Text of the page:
“Anyone can homer in Colorado — the air is so thin.”

“Erin Featherston is derivative of herself.”

It’s a conversation, of sorts. And that may be the point of the whole thing. Finally, an end to those interminable silences so often shared by two women who have just met.

“Hey. Nice shoes. Who do you have starting for accessories?”


Sign up for the Daily Update email


Subscribe to this thread:

Add a comment

More by Max Brantley

  • Two wounded in Indiana school shooting

    An adult and a child were wounded and a suspect is in custody in the latest school shooting, this one in a middle school near Indianapolis.
    • May 25, 2018
  • Another inmate death at Brickeys unit

    The Correction Department has reported another unnatural death at the Brickeys Unit, the seventh not attributed to natural causes this year at the Lee County prison.
    • May 25, 2018
  • PS: Casino amendment includes sports betting

    A casino gambling amendment now cleared for the gathering of petitions to qualify for the ballot could bring sports wagering to casinos if approved.
    • May 24, 2018
  • More »

More by Katherine Whitworth

  • Sand in our shoes

    It’s true that Arkansas is a landlocked state: The nearest access point to salt water is at least 400 miles away. It’s also true that no less than three state Parks and Tourism employees laughed at recent requests for information regarding the beaches of
    • May 4, 2007
  • The perfect summer drink

    Sangria, the unofficial national beverage of Spain, may very well be the perfect summer drink. More festive than beer, less punishing than a cocktail, and as companionable as iced tea or lemonade to summertime staples like barbecue and fried chicken, this
    • May 4, 2007
  • In the garden

    Has anybody noticed the scarecrow hanging outside O.W. Pizza? It’s kind of hard to spot unless you’re looking for it, because it’s over on the left side, toward the back, and you can’t see it going east on Markham without craning your neck at a dangerous
    • Apr 5, 2007
  • More »

Latest in Katherine Whitworth

  • In the garden

    Has anybody noticed the scarecrow hanging outside O.W. Pizza? It’s kind of hard to spot unless you’re looking for it, because it’s over on the left side, toward the back, and you can’t see it going east on Markham without craning your neck at a dangerous
    • Apr 5, 2007
  • Who should parent?

    Let me tell you about a friend of mine. He’s a guy who is unequivocally regarded as a wonderful person by those who know him. He’s kind, and caring, and conscientious, and compassionate. He’s smart, funny, and generous. He seeks joy and peace and knowledg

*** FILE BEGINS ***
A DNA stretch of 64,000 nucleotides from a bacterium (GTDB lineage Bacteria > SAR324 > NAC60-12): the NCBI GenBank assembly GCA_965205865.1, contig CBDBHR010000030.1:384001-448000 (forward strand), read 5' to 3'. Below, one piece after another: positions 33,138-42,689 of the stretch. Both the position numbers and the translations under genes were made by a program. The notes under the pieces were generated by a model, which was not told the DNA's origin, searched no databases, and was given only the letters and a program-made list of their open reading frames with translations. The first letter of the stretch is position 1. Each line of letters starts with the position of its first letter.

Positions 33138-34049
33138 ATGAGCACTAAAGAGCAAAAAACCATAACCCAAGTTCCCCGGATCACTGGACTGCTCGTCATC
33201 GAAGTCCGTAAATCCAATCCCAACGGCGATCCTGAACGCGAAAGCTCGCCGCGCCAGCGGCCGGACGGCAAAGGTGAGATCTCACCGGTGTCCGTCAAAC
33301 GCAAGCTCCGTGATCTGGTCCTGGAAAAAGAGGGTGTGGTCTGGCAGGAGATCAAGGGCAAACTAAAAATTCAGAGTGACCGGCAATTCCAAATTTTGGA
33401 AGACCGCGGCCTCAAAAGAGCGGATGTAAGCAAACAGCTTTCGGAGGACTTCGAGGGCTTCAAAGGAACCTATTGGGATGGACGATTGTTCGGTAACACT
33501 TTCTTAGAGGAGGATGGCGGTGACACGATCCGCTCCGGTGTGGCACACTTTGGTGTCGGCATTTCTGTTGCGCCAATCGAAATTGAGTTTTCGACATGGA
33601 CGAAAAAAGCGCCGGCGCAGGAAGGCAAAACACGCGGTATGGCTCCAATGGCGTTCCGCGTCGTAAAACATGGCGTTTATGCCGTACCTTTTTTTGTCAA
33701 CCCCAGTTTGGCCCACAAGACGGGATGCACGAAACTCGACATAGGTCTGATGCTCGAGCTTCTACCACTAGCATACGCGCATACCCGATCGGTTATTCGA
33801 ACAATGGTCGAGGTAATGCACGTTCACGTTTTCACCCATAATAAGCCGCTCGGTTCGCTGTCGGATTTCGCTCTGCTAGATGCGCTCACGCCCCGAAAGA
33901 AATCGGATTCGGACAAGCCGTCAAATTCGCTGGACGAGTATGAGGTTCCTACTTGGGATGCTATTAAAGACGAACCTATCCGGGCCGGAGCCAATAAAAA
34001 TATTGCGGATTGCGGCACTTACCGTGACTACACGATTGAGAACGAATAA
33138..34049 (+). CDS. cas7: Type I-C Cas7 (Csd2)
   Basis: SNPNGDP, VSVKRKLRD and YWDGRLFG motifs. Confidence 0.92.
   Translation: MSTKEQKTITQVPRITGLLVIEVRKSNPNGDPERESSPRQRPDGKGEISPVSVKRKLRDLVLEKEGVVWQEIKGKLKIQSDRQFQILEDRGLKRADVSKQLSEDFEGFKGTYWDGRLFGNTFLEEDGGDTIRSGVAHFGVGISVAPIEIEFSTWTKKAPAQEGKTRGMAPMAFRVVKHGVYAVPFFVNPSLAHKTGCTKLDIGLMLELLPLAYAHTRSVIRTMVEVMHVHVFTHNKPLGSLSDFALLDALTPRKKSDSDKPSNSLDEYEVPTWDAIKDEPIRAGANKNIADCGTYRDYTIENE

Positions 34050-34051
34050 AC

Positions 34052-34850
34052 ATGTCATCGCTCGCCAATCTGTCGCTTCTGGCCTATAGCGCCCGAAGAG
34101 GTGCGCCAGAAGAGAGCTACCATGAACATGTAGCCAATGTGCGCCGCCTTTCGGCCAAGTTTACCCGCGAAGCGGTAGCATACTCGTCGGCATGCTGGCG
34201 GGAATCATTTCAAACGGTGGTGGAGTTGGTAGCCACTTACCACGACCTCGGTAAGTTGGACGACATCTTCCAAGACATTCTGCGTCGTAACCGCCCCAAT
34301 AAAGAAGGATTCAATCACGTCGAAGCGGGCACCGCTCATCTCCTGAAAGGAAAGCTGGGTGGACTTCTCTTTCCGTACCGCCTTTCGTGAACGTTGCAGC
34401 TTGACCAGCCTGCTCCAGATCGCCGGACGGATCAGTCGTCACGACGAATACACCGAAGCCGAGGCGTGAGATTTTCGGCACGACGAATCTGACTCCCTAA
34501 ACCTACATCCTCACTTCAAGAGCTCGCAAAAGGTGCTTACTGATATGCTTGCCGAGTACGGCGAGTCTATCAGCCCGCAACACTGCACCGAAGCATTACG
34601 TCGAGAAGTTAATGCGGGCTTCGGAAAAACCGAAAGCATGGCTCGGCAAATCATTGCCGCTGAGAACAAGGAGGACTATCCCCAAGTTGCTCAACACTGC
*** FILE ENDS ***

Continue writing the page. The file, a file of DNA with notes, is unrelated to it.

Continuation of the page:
• Mar 29, 2007
  • Femininity vs. feminism

    Speaking of feminism, why is it that the Amy Vanderbilt Success Program for Women is so much better represented in the thrift and used-book stores of Arkansas than in those of any other state I’ve been to? I’ve been lazily collecting these slim volumes —
    • Mar 15, 2007
  • More »

Most Viewed

  • Trade places

    I confess that over the years I've wished a fall from grace upon a number of people. I've come to call it the "Trading Places Award." The recipient is someone who has shown no compassion or empathy for someone else in a tough situation.
  • Like wrestling

    So what's it going to be, America: a democratic republic, or Trumpistan? A nation governed by the rule of law, or an oversized kleptocracy, whose maximum leader uses the decayed shell of government to punish his political enemies and reward friends and family?

Most Recent Comments

  • Re: Now, the main event

    • Good article and an accurate observation of the inconsistencies in Gov. Asa Hutchinson's words and…

    • on May 24, 2018
  • Re: Flooding the swamp

    • Nations who negotiate sweet deals with the US pharmaceutical companies are only able to do…

    • on May 24, 2018
  • Re: Like wrestling

    • Trump's policies to help a financially failing US Postal Service are nothing compared to the…

    • on May 24, 2018

© 2018 Arkansas Times | 201 East Markham, Suite 200, Little Rock, AR 72201
Powered by Foundation